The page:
Hide Behind , can you please email I have some questions about Blood Burns ? Thanks...

      Barbara Anne

      February 10, 2013 at 2:59 am | Report abuse |
  6. Gunny

    If you want to read about a real soldier, read the book White Feather.

    October 11, 2012 at 12:41 pm | Report abuse | Reply
    • Dan

      Gunny – folks should also read about Peter Fransico, another real American hero.

      October 11, 2012 at 12:52 pm | Report abuse |
    • FWiedner

      Heh, you wouldn't be reading about some 'soldier' at all. You'd be reading about a MARINE. A much better trained killer of his nation's enemies.

      October 11, 2012 at 1:03 pm | Report abuse |
    • Tater

      If you really want to get into reading, "About Face,: The Odyssey of an American Warrior by Retired Col David Hackworth. Hack and CSM Plumley were soldiers great american warriors that are far and few in between.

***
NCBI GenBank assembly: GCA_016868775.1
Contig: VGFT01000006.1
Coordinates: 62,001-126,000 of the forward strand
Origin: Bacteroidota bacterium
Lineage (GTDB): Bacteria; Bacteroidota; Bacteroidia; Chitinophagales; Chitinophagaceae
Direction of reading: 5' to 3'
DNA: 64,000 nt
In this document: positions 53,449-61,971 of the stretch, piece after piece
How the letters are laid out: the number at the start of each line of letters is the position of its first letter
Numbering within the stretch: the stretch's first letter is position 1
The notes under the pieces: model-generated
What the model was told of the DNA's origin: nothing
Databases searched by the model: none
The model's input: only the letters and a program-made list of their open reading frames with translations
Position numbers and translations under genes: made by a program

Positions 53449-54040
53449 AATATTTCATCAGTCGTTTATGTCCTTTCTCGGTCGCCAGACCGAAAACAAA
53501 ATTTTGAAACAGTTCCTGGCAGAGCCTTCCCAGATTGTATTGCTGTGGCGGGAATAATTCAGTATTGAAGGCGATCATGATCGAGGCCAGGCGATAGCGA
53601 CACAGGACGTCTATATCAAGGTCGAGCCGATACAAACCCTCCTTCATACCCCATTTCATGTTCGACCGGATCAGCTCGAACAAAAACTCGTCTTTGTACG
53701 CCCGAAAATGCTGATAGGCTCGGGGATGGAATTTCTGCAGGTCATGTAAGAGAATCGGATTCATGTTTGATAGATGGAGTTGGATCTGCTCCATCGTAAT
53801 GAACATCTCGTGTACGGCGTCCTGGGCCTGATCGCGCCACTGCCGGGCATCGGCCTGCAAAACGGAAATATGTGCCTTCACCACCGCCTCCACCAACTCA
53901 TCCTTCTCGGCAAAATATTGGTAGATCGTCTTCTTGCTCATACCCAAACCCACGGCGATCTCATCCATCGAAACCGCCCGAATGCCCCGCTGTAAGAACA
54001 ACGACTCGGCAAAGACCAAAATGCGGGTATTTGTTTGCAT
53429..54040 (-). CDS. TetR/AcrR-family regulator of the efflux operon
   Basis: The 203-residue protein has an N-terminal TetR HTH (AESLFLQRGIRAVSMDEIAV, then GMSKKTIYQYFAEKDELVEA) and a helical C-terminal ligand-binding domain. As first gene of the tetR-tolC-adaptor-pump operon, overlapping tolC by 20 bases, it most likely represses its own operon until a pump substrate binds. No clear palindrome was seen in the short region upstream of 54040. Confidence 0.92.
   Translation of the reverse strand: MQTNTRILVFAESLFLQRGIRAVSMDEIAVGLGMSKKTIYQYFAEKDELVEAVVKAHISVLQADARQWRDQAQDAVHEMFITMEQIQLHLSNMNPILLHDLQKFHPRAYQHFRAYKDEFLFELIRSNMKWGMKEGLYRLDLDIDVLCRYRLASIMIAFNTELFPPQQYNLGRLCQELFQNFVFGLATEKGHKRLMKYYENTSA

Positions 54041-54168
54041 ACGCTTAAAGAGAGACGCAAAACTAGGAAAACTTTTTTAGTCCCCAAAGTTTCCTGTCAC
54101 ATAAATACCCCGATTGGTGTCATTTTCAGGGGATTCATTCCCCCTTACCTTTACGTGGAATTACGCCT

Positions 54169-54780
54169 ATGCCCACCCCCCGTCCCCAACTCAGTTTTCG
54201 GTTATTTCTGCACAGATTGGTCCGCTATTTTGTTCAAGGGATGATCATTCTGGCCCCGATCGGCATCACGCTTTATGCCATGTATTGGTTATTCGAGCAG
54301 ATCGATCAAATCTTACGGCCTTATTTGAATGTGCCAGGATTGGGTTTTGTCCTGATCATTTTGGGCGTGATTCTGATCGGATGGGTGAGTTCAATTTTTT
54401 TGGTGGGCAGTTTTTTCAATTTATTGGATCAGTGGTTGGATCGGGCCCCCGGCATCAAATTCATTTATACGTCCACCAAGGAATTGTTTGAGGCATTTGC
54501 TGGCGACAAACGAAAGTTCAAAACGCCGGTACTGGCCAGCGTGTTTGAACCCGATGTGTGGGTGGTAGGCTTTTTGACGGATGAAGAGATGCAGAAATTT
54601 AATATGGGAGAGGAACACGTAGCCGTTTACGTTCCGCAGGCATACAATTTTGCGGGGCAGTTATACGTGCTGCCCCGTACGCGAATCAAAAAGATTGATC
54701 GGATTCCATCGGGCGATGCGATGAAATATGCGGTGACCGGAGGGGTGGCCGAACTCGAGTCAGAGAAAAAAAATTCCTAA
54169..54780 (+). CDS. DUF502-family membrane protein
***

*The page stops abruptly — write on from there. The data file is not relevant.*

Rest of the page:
October 11, 2012 at 6:06 pm | Report abuse |
    • boring

      I think by trained marine, you mean brainwashed, they go in first because they are too vapid to understand bullets can kill them.

      October 12, 2012 at 6:46 pm | Report abuse |
  7. ej

    you will be remembered in the generation to com. rest in peace

    October 11, 2012 at 12:45 pm | Report abuse | Reply
  8. Arlin

    Those who won the wars are considered heros. Those that lose are remembered as monsters.

    Peace.

    October 11, 2012 at 12:48 pm | Report abuse | Reply
  9. Dan

    "Gary Owen" Sgt. Maj. Rest in Peace.

    October 11, 2012 at 12:49 pm | Report abuse | Reply
  10. chaing

    RIP. Thank-you.